Los Adaes was for more than half a century the easternmost establishment in Spanish Texas. Its primary purpose was to block French encroachment upon Spain's southwestern possessions. Including both San Miguel de Linares de los Adaes Mission and Nuestra Señora del Pilar Presidio, the settlement conformed to the Spanish practice of utilizing these frontier institutions in combination both to serve and to control local Indians. The mission at Los Adaes was founded by Domingo Ramón by 1717 but was abandoned in 1719 when threatened by the French. The reestablishment of the Spanish presence, near the location of present-day Robeline, Louisiana, occurred under the direction of the Marqués de Aguayo. His expedition established the presidio and reoccupied the mission at Los Adaes in 1721. Upon completing his task Aguayo left the continued enactment of Spanish frontier policy to a few Franciscans and 100 cavalry troops. Eight years later, in 1729, two decisions by Spanish authorities further defined the character of Los Adaes. The Viceroy's Regulation of that year designated Los Adaes as the capital of Texas. In addition, the garrison was reduced to sixty to lessen the expense of defending the Spanish frontier in North America.
The reduction in the number of troops stationed at Los Adaes was encouraged by the absence of a local Indian threat. The Caddoan-speaking groups of the surrounding region, including the nearby Adaes Indians, were friendly. Indeed, these groups were inveterate enemies of the troublesome Lipan Apaches, who posed a constant threat to Spanish settlement farther west in Texas. The friendly Indians insulated Los Adaes from hostile Indians. Despite cordial relations with the local natives, however, the Franciscans at Los Adaes were unsuccessful in their attempt to resettle them at the mission. The ability of these Indians in their scattered hamlets to provide themselves with a constant food supply militated against the missionaries' efforts. In 1768 the College of Nuestra Señora de Guadalupe de Zacatecas, which directed the missionary activities at Los Adaes, admitted to the failure of its exertions among the Indians when it officially abandoned its labors in this region.
The location of Los Adaes, far from the centers of governance and supply in New Spain, did much to mold the character of the settlement. In effect Los Adaes and the other Spanish settlements in East Texas composed a pocket of isolated Spanish settlement connected with New Spain only by a slender thread of overland communication. The major trail west, a Camino Real, was nothing more than a path. Swollen streams and hostile Indians frequently interfered with travel over this route. The isolation of the Adaesans turned them of necessity to the French at nearby Natchitoches, on the Red River in Louisiana, for assistance. Food supplies such as corn, beans, and wheat were supplied to the Spanish in significant quantities from this source. That the Spanish recognized the need for this trade is confirmed by the fact that they constantly relaxed restrictions on commerce in foodstuffs. Though trade in other goods was prohibited, illicit commerce developed across the frontier in spite of the exertions of Spanish authorities. French trade items, which made up part of this commerce, were important elements in the Indian trade carried on by the inhabitants of Los Adaes. It is ironic that Los Adaes, which was established to protect East Texas from French encroachment, found itself dependent upon the French settlement that it confronted.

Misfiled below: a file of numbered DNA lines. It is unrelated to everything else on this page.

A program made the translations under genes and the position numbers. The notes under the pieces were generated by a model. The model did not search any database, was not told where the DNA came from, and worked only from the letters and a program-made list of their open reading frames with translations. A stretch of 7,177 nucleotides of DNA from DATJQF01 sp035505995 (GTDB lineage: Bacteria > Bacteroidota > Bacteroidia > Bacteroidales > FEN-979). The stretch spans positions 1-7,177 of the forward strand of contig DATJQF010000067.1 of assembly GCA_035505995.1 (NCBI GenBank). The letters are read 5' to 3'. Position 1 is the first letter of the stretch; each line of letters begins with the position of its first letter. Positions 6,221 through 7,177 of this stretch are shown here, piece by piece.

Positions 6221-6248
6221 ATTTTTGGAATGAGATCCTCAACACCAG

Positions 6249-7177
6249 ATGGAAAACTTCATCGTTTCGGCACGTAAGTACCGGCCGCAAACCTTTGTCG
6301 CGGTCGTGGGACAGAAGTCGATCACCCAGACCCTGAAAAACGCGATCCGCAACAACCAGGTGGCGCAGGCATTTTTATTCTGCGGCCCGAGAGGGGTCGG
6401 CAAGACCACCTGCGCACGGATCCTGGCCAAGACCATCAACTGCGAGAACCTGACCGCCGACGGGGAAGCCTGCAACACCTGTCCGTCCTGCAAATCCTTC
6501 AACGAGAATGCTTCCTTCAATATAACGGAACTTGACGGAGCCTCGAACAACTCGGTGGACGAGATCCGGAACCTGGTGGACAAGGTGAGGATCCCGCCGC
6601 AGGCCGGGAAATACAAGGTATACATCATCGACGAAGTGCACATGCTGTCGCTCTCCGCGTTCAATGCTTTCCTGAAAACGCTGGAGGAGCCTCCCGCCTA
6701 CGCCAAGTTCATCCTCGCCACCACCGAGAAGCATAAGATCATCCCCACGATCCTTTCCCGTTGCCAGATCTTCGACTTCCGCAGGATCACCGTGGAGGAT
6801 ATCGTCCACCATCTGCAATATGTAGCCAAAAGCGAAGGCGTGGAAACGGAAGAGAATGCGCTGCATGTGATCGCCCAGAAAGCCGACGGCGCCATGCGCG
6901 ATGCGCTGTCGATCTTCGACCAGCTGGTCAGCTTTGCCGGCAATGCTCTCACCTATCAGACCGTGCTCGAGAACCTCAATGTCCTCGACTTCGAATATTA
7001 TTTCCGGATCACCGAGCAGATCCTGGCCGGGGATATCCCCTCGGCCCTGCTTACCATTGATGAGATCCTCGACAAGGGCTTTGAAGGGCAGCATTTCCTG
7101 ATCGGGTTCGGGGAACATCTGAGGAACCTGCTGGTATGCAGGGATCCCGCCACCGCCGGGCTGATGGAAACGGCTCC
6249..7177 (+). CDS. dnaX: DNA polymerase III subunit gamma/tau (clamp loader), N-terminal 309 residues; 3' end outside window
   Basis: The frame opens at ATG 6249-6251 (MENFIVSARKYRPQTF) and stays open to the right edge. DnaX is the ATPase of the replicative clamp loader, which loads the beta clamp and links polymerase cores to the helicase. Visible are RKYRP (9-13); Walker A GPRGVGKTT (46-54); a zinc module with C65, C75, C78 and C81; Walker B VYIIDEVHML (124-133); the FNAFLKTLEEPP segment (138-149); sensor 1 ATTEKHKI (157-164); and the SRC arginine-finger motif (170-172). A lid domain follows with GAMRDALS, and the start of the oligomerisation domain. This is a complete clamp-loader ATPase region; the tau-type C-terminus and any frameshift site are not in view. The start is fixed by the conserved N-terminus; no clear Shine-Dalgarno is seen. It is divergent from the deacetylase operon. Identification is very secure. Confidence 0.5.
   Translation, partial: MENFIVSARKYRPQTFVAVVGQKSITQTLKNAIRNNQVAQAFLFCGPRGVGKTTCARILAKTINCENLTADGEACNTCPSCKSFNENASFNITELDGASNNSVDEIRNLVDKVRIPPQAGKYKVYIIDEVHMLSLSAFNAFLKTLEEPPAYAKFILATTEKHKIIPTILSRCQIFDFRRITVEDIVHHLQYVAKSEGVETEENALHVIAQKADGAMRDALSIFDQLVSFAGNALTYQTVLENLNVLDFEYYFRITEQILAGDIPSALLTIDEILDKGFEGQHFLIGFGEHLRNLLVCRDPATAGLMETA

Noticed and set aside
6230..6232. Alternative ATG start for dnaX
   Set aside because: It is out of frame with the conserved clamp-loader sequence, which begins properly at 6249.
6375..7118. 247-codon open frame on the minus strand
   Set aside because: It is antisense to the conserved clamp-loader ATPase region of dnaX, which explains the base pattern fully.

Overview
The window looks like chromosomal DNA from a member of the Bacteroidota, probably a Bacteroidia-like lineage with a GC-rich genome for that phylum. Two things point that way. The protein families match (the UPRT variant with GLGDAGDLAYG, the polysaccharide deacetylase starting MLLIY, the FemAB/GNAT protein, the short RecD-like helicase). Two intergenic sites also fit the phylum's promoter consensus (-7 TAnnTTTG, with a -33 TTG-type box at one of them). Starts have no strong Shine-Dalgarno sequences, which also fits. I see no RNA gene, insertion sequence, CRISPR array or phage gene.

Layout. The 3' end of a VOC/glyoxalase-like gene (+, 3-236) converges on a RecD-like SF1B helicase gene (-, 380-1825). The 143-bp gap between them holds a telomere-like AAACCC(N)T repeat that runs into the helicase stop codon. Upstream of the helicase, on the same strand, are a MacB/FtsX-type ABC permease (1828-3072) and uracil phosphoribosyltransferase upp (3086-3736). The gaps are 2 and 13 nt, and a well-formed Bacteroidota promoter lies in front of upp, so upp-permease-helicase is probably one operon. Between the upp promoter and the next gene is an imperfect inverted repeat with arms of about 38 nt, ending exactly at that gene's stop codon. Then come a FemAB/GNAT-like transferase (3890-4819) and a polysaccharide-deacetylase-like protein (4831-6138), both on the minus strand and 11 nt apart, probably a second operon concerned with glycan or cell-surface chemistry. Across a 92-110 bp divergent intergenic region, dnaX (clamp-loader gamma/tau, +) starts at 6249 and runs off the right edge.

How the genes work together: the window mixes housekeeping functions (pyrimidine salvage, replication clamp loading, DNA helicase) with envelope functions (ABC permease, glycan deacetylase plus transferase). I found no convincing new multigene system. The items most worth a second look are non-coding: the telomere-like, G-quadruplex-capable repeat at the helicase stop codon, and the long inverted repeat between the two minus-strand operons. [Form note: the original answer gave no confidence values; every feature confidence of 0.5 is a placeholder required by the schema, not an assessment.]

Aside from the military character of the garrison and the religious nature of the mission, a wide diversity of occupations existed at Los Adaes among the civilian populace. Included among these were cattle tending, woodcutting, blacksmithing, and domestic service. Many settlers were also involved in the deerskin trade with the Indians as well. The worst time for the Adaesans came in the mid-1730s. Crop failures, severe weather, and inadequate supplies from New Spain combined to produce a desperate state of affairs. Although the settlers did not experience such severe circumstances again, life at Los Adaes nevertheless continued to remain harsh. The character of the East Texas borderlands was altered with the transfer of French Louisiana to Spain in 1762. Los Adaes no longer confronted French Louisiana. Instead, East Texas now bordered on Spanish Louisiana. Prompted by these new circumstances, the Spanish government undertook a reorganization of the North American frontier following the design of the Marqués de Rubí. Acting on Rubí's recommendation, the Spanish crown issued the Royal Regulation of 1772, a decree by which Los Adaes was ordered abandoned and the capital of the province was transferred to San Antonio de Béxar. The inhabitants of Los Adaes were ordered removed to the San Antonio area. After painfully short notice in June 1773, a population estimated to number nearly 500 found itself uprooted. Despite official instructions, however, the Adaesans did not resettle at San Antonio. Instead, exhibiting an independent spirit nurtured by their experience on an isolated frontier, they returned to East Texas, where, after their disappointing stay in Bucareli, they established the permanent foundations for Nacogdoches. For some fifty years the settlement at Los Adaes, including both the presidio and mission, had endured and had maintained the Spanish presence in the borderland region of East Texas. But just as in 1721, when its foundation was the product of government policy, so in 1773 government policy was responsible for the end of the garrison and the mission.